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For nearly three hours Thursday, the State Elections Commission went through public comments on the state’s new campaign finance law received from more than 50 people — many as part of a coordinated effort by West Virginia Citizens for Clean Elections.

The effort is intended to clarify and clean up points in the legislation before it begins the rule-making review process in the Legislature.

“Right now, we’re trying to give the public as much clarity as we can,” said Donald Kersey, chief counsel in the Secretary of State’s office.

The new law (Senate Bill 622) has been criticized for significantly raising amounts of money that individuals can contribute to candidates and political action committees, while lauded for closing loopholes that allowed independent expenditure groups to avoid filing financial disclosures with the state.

The Commission will meet again July 26 — the deadline for agencies to submit rules for consideration by the Legislature during the 2020 regular session — to give staff time to research legislative intent for some of the more nebulous parts of the legislation.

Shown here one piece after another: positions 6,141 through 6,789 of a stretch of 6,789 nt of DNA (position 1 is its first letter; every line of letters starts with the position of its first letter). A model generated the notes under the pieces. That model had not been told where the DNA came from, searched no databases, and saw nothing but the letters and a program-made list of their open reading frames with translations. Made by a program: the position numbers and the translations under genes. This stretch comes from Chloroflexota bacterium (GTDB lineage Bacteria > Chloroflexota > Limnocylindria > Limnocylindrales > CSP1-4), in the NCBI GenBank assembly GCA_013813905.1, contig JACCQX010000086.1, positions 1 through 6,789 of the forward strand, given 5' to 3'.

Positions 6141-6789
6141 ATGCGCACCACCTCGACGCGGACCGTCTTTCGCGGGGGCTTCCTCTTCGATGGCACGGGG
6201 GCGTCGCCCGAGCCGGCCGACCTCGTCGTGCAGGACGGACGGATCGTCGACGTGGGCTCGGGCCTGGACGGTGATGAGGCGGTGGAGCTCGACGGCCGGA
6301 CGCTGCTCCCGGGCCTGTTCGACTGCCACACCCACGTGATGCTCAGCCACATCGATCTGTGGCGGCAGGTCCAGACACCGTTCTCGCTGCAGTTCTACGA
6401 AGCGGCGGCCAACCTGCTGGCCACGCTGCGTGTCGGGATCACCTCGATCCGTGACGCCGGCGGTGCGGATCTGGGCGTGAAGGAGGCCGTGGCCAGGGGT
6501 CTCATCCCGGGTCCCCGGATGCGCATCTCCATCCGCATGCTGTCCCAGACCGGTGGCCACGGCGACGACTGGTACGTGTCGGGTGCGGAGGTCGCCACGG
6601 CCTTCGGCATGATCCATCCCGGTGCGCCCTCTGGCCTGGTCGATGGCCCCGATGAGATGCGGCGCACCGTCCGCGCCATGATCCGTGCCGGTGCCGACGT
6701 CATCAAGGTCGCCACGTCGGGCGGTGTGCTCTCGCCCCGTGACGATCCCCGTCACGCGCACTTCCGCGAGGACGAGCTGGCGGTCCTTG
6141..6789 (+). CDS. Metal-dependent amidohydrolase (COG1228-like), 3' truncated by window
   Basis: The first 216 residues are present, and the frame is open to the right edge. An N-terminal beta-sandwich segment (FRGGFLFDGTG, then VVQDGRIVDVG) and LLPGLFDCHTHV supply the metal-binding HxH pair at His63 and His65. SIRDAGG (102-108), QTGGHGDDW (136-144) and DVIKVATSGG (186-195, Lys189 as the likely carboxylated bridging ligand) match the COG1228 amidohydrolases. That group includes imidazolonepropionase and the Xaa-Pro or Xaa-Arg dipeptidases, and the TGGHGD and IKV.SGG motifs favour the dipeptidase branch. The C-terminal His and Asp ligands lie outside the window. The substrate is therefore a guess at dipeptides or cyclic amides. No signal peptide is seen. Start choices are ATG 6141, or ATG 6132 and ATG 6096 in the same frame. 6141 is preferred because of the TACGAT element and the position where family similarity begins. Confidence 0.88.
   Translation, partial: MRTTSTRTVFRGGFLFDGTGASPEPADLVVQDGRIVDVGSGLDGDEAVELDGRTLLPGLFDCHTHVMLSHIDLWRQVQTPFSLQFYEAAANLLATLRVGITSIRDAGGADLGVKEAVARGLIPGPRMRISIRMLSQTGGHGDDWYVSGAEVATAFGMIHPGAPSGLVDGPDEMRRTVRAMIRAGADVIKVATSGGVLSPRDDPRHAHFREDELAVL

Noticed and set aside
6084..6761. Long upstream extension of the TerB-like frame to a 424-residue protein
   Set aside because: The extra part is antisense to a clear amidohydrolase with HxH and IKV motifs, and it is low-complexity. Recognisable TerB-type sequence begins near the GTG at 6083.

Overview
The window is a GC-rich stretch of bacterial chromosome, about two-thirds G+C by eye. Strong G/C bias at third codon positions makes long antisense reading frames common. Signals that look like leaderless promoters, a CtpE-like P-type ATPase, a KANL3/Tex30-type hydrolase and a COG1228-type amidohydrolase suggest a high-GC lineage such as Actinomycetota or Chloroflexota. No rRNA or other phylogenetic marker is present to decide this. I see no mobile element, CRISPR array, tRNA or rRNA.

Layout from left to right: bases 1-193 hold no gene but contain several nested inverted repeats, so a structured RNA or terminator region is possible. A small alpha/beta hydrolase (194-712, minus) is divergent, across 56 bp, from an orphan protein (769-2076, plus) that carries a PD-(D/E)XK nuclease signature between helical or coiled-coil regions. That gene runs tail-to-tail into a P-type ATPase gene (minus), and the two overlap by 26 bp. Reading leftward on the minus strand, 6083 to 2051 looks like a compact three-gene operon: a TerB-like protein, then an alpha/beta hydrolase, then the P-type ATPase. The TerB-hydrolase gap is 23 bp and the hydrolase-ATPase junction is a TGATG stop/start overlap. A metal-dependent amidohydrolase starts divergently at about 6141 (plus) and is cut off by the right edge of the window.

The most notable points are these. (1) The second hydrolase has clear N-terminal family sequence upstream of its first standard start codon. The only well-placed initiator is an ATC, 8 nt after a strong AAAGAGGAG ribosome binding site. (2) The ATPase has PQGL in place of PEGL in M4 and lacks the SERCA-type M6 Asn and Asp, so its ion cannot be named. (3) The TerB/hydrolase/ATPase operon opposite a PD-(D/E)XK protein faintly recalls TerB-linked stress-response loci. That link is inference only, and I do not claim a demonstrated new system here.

That includes a section of the new law that defines a “nonpolitical committee” — essentially, an organization established for a primary purpose other than supporting or opposing candidates — a term that is then not referenced in the rest of the legislation.

The Commission also struggled Thursday with language intended to clarify that a political action committee is a group of two or more individuals “unrelated by marriage.”

Intended to avoid a scenario where an individual who bought an ad for or against a candidate using a check from a joint checking account could be prosecuted for failing to register as a PAC, commissioners ultimately opted to delete the phrase.

Julie Archer, with the West Virginia Citizens Action Group, suggested the phrase could create a new loophole for avoiding campaign financial disclosure.

“I know there are some wealthy couples out there that have been active in national politics,” she said.

Many of the public comments prompted clarifications in the proposed rule, among them:

  • Clarifying that the campaign finance regulations apply to non-partisan judicial elections;
  • Adopting Federal Election Commission regulations for determining the “fair market value” of in-kind contributions. The legislation failed to provide a way of determining “fair market value” for goods or services contributed to campaigns when reporting such contributions.

Reach Phil Kabler at,

304-348-1220 or follow

@PhilKabler on Twitter.

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